Does Tidal address the thousands of full and part-time musicians who are getting low-balled by Spotify?
Sufjan Stevens ponders his own behavior in the wake of loss, and, like a biblical hero, throws his hands up in despair and disbelief.
Are cassettes making a comeback?
Sometimes you need to be able to hold something in your hand to truly appreciate it.
Indie stations need to find their equivalent of the raucous, 10,000-seat country blow-out.
This week, I find myself in the awkward position of defending a piece of music I pretty much despise: Robin Thicke's grating, sexist "Blurred Lines."
Sleater-Kinney are about big sounds crashing against quieter, understated ones and that came into focus during their show Feb. 26 in New York City.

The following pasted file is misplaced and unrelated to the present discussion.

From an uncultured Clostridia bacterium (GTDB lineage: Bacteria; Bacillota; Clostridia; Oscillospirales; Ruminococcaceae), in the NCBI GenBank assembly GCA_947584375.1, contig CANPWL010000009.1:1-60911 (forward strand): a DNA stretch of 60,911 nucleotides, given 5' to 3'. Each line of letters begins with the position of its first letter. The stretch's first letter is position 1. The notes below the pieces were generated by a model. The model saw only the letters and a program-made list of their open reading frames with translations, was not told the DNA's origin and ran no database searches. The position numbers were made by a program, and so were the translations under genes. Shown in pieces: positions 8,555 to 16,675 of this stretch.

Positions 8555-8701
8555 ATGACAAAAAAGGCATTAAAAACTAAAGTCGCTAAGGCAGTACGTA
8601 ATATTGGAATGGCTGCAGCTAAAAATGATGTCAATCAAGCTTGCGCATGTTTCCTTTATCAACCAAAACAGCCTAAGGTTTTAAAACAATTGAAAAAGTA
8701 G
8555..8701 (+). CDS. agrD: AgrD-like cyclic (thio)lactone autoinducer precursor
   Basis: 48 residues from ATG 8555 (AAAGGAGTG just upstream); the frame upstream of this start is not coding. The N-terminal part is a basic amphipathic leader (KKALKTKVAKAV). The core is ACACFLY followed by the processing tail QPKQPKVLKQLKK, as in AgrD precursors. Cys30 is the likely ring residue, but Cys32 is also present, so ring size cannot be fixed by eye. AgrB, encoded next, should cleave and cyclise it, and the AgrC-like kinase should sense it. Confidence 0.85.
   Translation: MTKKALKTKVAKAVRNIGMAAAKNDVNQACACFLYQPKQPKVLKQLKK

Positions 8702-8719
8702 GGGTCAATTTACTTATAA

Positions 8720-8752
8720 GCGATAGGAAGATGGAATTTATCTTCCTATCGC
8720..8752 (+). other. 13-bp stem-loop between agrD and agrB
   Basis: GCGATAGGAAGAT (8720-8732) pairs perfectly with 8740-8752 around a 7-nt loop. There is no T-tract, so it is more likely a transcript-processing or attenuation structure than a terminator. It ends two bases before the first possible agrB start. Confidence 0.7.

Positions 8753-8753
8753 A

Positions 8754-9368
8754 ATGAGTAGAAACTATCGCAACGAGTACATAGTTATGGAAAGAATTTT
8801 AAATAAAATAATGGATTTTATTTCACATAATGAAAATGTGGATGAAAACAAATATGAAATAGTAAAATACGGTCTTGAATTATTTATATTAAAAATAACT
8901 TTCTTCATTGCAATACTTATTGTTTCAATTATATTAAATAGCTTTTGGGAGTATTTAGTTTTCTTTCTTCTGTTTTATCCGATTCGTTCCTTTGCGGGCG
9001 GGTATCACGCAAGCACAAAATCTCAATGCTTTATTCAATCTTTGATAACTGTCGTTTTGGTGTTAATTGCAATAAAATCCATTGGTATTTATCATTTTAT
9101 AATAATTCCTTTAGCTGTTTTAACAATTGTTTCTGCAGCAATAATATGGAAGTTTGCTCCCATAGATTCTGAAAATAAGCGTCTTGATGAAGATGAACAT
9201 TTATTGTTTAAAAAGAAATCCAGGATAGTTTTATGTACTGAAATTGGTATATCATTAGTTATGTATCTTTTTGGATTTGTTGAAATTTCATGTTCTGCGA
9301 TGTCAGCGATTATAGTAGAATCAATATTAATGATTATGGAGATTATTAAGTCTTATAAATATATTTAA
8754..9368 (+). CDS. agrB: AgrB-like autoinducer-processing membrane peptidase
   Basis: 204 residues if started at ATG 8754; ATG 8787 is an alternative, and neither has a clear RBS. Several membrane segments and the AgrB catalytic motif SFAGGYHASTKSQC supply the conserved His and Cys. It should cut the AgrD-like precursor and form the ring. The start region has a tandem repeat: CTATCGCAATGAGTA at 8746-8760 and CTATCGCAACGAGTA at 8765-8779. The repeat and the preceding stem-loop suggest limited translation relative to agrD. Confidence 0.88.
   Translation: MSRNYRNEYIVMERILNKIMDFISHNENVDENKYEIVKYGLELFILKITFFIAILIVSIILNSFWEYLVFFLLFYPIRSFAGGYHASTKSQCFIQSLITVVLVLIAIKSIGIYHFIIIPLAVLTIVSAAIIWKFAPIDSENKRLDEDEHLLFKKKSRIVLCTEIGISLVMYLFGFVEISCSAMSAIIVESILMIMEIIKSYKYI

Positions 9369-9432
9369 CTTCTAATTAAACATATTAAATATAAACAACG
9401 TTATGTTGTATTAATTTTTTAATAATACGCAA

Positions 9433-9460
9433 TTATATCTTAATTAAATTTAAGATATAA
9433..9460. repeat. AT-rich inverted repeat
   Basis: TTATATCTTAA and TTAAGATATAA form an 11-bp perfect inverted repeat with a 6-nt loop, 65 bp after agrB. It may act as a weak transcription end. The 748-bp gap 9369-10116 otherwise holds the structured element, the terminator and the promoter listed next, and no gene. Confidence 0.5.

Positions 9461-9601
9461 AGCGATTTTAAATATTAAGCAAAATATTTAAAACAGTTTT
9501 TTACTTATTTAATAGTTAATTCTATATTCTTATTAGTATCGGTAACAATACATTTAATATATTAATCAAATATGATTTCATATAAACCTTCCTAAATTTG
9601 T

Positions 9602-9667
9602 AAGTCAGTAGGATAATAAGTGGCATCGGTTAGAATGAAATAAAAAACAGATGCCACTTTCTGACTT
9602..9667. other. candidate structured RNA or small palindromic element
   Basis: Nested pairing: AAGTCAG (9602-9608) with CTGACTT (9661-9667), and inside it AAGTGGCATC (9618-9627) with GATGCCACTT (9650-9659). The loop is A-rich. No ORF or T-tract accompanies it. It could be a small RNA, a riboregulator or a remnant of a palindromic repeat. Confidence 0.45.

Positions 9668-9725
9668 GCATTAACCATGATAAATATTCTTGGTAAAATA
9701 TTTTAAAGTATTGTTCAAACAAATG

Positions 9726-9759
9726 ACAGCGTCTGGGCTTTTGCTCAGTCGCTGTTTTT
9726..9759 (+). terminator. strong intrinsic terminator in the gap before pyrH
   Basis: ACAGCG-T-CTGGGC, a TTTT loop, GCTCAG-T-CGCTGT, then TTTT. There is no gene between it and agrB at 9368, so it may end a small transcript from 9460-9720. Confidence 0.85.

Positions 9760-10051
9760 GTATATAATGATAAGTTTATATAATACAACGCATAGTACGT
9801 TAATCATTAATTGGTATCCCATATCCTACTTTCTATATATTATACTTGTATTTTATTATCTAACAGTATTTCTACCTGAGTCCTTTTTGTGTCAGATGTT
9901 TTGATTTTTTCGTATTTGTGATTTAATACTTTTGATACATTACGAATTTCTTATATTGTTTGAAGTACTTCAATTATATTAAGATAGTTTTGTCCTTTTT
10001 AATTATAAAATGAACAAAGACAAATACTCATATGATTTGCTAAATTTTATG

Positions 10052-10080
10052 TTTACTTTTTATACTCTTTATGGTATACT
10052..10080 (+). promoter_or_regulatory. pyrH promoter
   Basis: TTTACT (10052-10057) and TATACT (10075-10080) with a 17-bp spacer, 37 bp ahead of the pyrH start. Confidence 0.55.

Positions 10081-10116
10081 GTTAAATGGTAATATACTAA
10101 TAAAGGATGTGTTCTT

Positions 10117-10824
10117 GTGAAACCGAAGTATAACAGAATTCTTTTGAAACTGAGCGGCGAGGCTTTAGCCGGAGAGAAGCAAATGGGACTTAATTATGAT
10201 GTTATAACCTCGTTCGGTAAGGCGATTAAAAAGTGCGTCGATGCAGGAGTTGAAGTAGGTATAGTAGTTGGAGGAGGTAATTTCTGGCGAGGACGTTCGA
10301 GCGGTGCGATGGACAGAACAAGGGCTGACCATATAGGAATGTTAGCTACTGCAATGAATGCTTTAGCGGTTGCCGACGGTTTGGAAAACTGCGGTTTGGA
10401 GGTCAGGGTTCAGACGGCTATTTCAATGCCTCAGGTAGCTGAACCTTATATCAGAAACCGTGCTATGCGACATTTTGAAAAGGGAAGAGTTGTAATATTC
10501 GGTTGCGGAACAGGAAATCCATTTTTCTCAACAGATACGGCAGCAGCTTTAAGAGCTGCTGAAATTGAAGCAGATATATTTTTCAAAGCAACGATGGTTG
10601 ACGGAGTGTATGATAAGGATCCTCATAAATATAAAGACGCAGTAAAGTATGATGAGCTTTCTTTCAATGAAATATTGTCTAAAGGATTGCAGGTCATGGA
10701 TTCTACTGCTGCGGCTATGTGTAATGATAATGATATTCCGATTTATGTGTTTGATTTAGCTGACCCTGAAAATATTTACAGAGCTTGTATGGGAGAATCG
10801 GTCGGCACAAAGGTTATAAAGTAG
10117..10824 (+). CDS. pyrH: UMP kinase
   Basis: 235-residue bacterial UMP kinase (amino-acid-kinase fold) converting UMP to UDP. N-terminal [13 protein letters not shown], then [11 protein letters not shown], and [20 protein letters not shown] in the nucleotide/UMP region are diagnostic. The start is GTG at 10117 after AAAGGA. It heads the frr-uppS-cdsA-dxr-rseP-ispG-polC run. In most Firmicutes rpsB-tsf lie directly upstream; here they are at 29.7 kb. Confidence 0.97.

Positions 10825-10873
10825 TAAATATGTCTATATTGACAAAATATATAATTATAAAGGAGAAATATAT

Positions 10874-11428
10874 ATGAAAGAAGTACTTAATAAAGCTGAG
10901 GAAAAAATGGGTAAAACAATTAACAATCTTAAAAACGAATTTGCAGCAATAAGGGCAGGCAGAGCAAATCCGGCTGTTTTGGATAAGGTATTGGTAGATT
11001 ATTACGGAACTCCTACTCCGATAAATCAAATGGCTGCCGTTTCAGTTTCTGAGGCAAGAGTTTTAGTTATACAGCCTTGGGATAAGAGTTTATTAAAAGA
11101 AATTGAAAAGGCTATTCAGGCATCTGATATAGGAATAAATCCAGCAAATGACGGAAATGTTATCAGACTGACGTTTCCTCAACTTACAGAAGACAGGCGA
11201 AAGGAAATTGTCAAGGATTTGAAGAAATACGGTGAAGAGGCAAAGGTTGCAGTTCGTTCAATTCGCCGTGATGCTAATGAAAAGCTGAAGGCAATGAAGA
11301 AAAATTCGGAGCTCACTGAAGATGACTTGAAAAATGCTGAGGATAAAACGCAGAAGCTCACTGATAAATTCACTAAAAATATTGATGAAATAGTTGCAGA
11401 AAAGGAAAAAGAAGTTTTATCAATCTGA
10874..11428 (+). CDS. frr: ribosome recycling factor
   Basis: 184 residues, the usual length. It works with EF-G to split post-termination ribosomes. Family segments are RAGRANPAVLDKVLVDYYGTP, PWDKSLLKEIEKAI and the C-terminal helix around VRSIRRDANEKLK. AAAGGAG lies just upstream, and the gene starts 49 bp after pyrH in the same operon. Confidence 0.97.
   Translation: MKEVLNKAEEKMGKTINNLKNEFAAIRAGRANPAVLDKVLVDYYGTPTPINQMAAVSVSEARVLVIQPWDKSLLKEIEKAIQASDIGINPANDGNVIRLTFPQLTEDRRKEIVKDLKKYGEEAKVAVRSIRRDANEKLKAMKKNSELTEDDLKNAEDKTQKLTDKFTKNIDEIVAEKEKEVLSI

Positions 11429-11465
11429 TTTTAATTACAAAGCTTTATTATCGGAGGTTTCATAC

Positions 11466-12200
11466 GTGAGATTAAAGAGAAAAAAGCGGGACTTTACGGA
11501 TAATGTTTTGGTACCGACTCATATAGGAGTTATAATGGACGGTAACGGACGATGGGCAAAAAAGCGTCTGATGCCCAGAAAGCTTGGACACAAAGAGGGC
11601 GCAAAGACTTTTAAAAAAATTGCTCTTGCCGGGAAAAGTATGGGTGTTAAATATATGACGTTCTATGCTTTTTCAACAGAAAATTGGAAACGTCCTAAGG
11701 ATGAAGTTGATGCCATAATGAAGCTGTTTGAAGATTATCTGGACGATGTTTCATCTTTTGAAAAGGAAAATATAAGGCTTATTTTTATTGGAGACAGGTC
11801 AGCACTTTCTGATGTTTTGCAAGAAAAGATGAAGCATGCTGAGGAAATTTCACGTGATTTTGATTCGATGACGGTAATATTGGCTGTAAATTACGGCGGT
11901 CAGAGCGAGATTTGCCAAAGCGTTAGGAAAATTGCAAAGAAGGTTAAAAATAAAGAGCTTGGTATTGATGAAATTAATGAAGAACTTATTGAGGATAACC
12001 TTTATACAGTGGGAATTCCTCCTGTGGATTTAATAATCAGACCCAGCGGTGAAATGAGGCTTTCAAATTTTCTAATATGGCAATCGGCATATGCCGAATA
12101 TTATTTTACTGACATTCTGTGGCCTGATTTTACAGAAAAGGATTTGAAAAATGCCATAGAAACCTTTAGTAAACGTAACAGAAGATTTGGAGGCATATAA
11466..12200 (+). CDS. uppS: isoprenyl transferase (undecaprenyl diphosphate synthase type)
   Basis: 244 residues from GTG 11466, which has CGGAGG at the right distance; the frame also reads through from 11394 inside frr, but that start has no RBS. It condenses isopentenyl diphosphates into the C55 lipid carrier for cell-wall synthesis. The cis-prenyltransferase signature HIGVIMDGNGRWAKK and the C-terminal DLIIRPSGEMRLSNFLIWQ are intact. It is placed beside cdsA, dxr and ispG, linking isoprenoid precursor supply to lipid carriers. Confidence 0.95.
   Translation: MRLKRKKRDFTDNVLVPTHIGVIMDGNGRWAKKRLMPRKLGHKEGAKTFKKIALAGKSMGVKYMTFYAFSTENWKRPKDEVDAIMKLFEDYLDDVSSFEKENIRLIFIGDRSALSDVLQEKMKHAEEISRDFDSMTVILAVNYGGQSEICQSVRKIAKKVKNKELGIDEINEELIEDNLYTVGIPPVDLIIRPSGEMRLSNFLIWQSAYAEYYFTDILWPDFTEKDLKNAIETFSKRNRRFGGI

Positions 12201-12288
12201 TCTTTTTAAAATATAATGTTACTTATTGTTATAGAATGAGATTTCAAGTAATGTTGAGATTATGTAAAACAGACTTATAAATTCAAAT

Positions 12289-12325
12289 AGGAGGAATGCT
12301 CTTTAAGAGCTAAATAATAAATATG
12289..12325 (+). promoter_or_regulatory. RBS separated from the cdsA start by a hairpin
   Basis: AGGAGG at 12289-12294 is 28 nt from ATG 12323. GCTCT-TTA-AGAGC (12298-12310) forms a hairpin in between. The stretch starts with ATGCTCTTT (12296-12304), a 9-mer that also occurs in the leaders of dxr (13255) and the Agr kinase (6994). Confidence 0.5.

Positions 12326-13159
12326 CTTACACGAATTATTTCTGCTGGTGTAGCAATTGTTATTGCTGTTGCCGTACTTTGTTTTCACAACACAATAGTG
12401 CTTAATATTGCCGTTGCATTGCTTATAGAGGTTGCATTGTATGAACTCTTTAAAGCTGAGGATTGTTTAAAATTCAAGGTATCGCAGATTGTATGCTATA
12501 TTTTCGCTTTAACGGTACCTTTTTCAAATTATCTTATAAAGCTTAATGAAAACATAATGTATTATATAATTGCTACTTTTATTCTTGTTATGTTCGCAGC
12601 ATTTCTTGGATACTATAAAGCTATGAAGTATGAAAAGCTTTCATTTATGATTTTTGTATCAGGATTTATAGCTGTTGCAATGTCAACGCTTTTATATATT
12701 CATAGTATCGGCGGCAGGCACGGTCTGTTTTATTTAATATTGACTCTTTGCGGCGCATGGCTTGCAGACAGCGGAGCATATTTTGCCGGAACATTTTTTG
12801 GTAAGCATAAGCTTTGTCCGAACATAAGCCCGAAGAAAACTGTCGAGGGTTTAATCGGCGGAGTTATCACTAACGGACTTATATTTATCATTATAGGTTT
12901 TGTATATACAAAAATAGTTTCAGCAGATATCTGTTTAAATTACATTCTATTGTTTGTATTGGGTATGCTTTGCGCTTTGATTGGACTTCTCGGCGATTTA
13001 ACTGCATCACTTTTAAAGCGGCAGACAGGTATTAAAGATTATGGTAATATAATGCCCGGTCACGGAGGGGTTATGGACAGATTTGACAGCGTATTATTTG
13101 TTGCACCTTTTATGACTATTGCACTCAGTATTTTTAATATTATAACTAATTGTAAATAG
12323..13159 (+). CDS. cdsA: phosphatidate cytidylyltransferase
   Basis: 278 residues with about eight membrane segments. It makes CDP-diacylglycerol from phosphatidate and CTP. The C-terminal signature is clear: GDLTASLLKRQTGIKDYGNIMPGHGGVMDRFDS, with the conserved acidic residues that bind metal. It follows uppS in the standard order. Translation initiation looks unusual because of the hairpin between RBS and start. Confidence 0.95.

Bruce Pavitt's new book, Sub Pop USA: The Subterranean Pop Music Anthology, 1980-1988, documents a world before "indie" was a thing.
Any way you look at it, the situation seems dire for the mid-level musician making a go of it in 2015.
There's that thing about Sturgill Simpson's voice you could call nostalgic -- that deep country twang, an inflection impossible to fake.